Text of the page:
On the rise of social eCommerce

Deborah Collier published her five predictions for social e-commerce in 2010:

  1. Goodbye to the Middleman
  2. The Year of the Deliver Company
  3. Creative Sponsored Advertising
  4. Mobile Commerce Revolution
  5. Free Culture Frenzy
Her predictions can’t be anymore bang on, if these become a reality of 2010, then we are well on our way to reaching that stage of “Social eCommerce” in the first half of this decade.
As it stands today, our eCommerce networks are all rather isolated and built up silos. We have the Amazons, the Ebays, the Facebooks and the iTunes and App Stores to name a few. Social eCommerce requires these imaginary walls surrounding these walled gardens to come down – and I do expect them to. The reason they will is because as much revenue these networks generate, there is still much more left on the table. We just need to reach out for it.
The elimination of the middle man is a big step. Online applications that have carved themselves a small niche of the market have risen. Not surprisingly these bleeding edge, creative and unique applications are not operated by large corporations, but by the John and Jane Does that have operated them out of their home office or even basements. In today’s online world a business does not need to provide a whole lot of services and products to corner the market – in fact focusing on your niche and a small set of products and services guarantees that you will provide better results. Amazon allows me to sell my books to other people, I can sell my old computer on eBay, or my music on iTunes. There is no middle man involved. I would say the middle man is mostly eliminated at this stage.
Delivery is an interesting service, as it increases with the growth of C2C markets, because the middle man does not exist. We are yet to see a creative, bleeding edge and unique process for delivery. Its a harder problem to tackle, but definitely still possible. I don’t expect this advancement to come from the national postal services. Its tragic, but these creative solutions come out of the basements and dorm rooms of the World. The big corporations are too sluggish and paralyzed to move with the speed required for this sort of advancement.
Creative, seamless and relevant advertisement is a personal interest of mine. The future of online ads in the social eCommerce phase would be heavily wired with the abundance of data on today’s and tomorrow’s social networks. We have some creative advertisement solutions today such as AdSense that would push ads based on the content on the page. That was last decade’s technology, the 2010s need something new that is even more seamless, more integrated, and finally more relevant to me. The only way I can see these advertising engines outdoing themselves is by personalizing these ads. The data to drive such personalization is present, just locked away in these individual silos.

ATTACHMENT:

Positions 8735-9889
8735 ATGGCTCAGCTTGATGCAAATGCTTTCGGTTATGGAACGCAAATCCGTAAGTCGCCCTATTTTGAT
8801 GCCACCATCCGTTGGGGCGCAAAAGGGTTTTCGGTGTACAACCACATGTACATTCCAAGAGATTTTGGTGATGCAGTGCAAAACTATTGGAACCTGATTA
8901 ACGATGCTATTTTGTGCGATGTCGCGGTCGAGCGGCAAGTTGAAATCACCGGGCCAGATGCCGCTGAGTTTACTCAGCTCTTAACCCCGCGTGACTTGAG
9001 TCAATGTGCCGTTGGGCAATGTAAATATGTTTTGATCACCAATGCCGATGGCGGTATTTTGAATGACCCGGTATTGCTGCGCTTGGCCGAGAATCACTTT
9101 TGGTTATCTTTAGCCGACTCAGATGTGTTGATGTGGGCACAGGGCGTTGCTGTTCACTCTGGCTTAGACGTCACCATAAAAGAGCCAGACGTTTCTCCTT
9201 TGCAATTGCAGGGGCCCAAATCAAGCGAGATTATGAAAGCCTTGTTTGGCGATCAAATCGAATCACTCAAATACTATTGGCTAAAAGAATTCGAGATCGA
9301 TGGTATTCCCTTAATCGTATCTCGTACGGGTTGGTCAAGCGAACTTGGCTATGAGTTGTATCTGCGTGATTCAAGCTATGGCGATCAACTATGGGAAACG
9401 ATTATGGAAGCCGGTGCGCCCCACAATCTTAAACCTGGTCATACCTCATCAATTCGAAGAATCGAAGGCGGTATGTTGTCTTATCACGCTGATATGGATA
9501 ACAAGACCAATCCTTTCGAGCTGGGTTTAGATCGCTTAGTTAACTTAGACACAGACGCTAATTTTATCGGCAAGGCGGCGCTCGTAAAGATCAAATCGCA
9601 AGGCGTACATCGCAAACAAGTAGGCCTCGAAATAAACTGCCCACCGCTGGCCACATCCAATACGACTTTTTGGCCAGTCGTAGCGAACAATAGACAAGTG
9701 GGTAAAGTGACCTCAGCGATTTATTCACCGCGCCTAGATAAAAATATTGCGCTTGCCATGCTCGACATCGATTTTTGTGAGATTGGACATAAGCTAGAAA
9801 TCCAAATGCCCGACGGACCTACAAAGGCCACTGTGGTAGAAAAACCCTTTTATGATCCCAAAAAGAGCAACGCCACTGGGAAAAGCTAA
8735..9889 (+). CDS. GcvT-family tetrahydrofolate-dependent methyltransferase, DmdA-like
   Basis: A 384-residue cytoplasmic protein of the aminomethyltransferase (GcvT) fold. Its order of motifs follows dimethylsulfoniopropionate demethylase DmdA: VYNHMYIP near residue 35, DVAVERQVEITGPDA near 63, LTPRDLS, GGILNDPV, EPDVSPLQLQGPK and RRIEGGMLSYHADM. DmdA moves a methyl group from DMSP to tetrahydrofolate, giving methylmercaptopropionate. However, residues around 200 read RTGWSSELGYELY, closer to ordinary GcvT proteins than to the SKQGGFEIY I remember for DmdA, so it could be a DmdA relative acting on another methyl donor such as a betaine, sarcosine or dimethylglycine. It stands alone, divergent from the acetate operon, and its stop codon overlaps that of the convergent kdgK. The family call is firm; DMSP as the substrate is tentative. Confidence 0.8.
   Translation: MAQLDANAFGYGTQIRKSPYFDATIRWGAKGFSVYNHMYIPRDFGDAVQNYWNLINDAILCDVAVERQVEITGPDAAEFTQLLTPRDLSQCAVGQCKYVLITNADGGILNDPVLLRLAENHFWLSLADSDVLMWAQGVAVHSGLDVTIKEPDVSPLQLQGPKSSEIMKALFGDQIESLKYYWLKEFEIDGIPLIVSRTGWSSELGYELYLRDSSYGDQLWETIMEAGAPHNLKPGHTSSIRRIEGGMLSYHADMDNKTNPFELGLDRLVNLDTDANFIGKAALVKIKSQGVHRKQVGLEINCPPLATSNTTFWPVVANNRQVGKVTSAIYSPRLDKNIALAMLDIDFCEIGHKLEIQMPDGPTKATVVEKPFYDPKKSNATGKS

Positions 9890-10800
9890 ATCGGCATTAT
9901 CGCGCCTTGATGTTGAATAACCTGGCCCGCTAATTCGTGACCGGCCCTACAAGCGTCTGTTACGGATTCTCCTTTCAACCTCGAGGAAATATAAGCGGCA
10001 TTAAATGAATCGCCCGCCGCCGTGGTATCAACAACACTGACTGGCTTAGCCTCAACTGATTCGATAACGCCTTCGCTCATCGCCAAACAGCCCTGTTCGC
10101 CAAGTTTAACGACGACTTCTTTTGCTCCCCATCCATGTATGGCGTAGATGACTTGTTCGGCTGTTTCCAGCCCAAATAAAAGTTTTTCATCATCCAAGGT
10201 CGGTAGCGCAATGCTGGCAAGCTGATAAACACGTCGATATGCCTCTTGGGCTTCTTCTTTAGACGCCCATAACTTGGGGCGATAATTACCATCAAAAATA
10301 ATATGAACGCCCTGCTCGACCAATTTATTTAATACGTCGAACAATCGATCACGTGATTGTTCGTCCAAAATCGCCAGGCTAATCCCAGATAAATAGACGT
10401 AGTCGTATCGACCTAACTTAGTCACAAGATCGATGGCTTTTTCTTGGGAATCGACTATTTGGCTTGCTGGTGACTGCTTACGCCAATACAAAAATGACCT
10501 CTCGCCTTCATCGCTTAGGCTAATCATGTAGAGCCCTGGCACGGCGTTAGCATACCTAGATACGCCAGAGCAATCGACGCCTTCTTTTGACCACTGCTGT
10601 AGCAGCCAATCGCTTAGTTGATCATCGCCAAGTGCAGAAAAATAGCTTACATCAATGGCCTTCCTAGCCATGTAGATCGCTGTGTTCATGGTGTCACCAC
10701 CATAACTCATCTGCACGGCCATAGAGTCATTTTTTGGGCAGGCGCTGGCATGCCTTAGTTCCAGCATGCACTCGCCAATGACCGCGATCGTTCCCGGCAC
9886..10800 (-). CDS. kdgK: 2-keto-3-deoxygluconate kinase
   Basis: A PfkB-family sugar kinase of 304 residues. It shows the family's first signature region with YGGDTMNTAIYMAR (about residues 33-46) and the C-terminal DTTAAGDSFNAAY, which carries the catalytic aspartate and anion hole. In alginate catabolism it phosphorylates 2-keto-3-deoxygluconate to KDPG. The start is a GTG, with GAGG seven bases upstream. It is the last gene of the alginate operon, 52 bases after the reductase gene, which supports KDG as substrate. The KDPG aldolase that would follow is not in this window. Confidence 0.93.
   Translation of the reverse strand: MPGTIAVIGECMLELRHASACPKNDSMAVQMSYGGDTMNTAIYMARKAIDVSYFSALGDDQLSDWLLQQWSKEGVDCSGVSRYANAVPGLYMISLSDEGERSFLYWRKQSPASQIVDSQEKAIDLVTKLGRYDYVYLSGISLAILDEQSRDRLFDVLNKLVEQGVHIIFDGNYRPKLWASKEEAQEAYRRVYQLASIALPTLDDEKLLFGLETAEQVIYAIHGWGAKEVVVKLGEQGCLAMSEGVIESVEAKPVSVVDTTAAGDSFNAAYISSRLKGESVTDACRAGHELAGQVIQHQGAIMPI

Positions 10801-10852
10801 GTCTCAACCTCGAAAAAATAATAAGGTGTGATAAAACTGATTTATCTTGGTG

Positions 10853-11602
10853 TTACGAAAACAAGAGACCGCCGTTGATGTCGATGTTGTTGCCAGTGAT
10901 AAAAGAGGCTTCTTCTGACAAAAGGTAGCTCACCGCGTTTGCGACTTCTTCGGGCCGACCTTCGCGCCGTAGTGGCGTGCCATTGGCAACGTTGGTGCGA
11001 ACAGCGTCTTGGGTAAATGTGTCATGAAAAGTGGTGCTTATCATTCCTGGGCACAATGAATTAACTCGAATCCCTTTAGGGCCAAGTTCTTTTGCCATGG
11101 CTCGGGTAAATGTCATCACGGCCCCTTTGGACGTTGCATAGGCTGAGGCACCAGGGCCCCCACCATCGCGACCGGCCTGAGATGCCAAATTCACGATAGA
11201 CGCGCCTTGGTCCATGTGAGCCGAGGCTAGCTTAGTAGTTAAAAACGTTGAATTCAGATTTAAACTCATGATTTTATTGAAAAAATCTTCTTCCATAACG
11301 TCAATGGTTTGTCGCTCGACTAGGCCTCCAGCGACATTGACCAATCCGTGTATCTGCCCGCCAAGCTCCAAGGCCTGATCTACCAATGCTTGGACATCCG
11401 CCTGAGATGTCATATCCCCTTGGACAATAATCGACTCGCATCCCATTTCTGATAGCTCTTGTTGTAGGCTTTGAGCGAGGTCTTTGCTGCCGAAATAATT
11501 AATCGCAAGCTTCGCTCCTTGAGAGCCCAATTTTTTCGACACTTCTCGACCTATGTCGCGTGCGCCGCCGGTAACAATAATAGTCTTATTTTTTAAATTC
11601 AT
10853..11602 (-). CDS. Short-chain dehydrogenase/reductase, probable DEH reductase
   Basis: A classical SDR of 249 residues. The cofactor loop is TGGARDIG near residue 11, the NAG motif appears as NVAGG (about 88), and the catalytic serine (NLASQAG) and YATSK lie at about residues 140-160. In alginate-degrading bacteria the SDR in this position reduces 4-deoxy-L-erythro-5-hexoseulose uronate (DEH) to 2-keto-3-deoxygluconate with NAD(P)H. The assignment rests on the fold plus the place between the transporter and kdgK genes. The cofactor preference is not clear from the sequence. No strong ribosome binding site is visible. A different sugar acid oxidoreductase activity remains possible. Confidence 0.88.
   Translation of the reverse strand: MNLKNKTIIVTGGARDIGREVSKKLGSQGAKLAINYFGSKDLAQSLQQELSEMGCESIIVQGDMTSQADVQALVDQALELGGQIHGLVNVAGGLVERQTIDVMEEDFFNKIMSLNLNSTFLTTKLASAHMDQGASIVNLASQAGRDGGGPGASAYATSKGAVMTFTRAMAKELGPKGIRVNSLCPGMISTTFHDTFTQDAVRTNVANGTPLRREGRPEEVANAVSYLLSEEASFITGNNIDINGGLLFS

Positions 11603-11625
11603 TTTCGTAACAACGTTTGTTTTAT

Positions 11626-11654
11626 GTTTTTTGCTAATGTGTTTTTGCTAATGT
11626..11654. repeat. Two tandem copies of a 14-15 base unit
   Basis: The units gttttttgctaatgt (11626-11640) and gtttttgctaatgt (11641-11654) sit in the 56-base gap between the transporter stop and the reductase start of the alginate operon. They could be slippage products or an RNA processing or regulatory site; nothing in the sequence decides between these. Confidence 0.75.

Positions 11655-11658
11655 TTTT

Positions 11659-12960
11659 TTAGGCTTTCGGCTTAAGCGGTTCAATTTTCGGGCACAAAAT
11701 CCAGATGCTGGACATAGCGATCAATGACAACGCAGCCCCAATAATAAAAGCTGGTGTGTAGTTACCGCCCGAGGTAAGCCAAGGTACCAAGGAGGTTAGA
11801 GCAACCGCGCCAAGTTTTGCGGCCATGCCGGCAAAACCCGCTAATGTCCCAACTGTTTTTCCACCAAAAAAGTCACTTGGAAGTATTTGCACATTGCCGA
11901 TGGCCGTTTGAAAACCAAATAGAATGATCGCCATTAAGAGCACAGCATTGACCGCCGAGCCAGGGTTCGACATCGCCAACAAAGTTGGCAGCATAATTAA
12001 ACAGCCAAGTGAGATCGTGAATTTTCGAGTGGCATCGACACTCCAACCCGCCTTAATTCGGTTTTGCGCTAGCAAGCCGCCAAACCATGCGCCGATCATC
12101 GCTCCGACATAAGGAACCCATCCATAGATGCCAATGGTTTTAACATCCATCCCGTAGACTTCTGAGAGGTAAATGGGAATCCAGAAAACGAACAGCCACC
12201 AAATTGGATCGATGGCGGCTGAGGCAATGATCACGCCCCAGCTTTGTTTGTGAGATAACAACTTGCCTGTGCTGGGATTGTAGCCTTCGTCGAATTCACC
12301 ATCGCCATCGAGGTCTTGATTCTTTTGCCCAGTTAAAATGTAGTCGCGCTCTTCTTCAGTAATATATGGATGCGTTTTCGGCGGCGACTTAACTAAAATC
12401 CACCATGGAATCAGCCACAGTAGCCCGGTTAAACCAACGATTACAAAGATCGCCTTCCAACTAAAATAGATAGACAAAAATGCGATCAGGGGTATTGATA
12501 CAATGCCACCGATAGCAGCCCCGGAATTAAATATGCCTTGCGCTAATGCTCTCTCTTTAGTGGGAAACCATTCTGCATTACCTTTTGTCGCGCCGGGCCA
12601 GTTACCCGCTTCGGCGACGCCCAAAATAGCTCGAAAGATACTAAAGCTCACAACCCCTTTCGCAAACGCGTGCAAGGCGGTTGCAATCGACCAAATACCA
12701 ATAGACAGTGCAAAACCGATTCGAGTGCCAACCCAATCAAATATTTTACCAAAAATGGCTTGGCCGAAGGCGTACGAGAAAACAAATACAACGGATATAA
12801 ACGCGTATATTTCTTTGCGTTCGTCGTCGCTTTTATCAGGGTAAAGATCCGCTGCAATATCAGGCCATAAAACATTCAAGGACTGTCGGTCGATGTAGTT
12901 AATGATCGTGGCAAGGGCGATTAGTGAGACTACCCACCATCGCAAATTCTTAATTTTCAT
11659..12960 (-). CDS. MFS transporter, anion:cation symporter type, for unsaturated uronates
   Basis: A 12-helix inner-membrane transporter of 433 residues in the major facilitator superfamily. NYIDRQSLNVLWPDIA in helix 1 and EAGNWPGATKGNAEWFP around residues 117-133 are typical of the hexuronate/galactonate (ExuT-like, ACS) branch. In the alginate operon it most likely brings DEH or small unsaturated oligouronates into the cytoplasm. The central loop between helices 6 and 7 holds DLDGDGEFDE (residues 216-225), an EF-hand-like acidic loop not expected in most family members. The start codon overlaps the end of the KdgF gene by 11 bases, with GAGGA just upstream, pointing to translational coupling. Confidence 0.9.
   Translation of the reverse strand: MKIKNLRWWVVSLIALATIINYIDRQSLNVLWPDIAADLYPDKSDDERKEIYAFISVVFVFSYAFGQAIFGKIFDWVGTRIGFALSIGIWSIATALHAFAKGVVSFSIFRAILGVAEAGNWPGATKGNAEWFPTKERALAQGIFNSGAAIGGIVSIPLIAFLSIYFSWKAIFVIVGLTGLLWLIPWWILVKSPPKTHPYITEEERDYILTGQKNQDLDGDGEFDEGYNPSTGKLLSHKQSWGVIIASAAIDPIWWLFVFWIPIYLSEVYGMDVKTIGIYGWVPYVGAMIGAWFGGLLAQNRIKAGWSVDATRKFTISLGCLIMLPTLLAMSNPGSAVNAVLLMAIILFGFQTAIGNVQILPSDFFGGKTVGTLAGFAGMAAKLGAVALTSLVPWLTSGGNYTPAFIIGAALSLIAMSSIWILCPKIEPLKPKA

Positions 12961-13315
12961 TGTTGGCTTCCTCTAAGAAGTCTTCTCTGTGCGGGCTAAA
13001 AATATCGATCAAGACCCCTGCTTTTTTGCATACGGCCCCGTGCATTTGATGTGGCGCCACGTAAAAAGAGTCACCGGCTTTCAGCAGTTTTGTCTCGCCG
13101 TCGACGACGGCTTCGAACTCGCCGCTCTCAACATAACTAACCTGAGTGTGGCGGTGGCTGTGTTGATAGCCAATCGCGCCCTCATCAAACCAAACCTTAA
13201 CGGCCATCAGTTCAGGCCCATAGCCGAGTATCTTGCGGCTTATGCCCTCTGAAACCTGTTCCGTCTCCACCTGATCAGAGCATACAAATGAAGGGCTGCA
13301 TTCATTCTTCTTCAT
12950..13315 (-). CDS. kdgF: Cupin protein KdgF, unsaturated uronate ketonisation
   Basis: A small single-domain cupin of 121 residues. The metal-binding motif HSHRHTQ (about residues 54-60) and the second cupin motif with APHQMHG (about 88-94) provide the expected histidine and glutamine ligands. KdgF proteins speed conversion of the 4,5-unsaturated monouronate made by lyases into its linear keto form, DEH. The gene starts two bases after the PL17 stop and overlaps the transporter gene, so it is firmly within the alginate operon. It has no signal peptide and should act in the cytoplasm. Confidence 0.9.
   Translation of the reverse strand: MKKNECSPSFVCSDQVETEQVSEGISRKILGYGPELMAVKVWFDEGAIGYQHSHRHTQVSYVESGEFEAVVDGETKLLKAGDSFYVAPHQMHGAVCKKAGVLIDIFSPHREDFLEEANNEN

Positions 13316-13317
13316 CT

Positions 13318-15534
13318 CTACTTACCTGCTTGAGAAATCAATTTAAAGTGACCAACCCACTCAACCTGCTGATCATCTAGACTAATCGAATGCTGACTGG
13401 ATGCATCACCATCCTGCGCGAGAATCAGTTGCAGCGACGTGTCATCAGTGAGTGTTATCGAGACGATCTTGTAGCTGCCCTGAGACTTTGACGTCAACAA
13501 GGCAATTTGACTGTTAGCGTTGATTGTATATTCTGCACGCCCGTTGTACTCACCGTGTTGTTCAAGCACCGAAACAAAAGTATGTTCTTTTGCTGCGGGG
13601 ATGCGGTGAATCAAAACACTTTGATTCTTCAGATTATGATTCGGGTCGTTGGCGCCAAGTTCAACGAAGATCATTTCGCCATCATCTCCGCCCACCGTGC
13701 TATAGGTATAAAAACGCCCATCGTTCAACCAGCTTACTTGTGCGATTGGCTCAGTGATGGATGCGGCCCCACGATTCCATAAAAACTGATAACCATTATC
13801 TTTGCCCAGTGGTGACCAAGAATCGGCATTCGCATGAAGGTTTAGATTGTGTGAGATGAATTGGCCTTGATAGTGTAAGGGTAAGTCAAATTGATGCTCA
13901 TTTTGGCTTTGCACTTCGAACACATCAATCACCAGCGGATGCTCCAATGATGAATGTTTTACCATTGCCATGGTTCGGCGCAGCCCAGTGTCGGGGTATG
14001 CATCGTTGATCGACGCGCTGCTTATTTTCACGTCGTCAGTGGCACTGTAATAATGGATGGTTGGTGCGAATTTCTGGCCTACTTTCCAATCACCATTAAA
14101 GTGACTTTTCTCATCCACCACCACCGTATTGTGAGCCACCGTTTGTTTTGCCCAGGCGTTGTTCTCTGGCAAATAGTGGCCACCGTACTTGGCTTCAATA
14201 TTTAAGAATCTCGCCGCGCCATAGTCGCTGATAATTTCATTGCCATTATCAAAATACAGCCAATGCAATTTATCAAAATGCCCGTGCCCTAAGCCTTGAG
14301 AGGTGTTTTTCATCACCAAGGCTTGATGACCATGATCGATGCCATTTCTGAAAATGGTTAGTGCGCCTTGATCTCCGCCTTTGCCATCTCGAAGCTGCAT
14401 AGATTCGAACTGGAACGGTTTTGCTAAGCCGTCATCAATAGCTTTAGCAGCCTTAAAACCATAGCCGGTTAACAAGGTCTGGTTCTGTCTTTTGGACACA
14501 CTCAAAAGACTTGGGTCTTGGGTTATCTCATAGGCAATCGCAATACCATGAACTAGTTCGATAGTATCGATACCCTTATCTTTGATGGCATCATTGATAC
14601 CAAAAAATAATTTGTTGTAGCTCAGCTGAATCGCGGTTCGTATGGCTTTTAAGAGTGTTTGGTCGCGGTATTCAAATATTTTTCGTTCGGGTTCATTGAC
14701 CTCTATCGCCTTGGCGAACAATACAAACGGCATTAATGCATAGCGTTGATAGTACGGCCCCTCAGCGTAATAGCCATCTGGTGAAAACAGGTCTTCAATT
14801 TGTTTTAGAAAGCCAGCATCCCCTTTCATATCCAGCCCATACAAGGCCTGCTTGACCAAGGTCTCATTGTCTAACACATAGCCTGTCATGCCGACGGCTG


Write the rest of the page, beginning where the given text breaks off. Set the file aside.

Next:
Mobile. Mobile. Mobile. The iPhone has revolutionized this arena. When I went to highschool, not all the kids had cell phone, a good chunk did, but not everybody. I didn’t get my first cellphone until grade 10 I think. Similarly with university, at least the earlier years. Slowly the mobile population grew, but at that time it was fairly uncommon to see a smart phone within the hands of a twenty year old. Today that is different. Now we spend more time with our iPhones, Blackberrys, and other smart phones than we do on our laptops or computers. This is just another bundle of cash waiting for someone to reach out. Those who don’t keep up with these trends will surely suffer. Generation Y is closing in to their 30s and 40s, these are the future customers and they will naturally surround those that provide such services.
The freemium model. Another prediction that is directly tied to Generation Y. Unlike the preceding generation, this generation expects to get basic features for free. This generation does not tolerate the service charges and system access fees. I don’t expect these old fashioned models to remain much longer. Take the service charge I pay to CIBC, what do I get in return for it? Absolutely nothing. On the other hand, they get to invest my hard earned money, make money off it, and then have the nerve to charge me a service charge or fee to take it out? They ought to be paying me a service charge! That model will change. On the other hand, I would gladly pay a service charge to get premium features for my online banking, as well as mobile banking – and by premium I don’t mean printing my paper statement on my screen. Rogers mobile has slowly started introducing such free features to their customers. This includes the “My Account” Rogers iPhone app to monitor my usage, free Rogers OnDemand Online and the ability to tag phone numbers with names on my online billing. Not rocket science, but its an excellent step forward. Stop thinking of the web as e-paper.
In a perfect world, the data I publish on Facebook, could generate sales on Amazon, that will provide recommendations from Ebay along with tunes to match the occasion from iTunes in an experience that is seamless wrapped with personalized ads from Google.
Unfortunately we don’t live in a perfect world, but these visions and ideas can’ t be that far fetched. However, such ideas are a dime a dozen, what is important is how these ideas are executed, and not who is the first to execute them.
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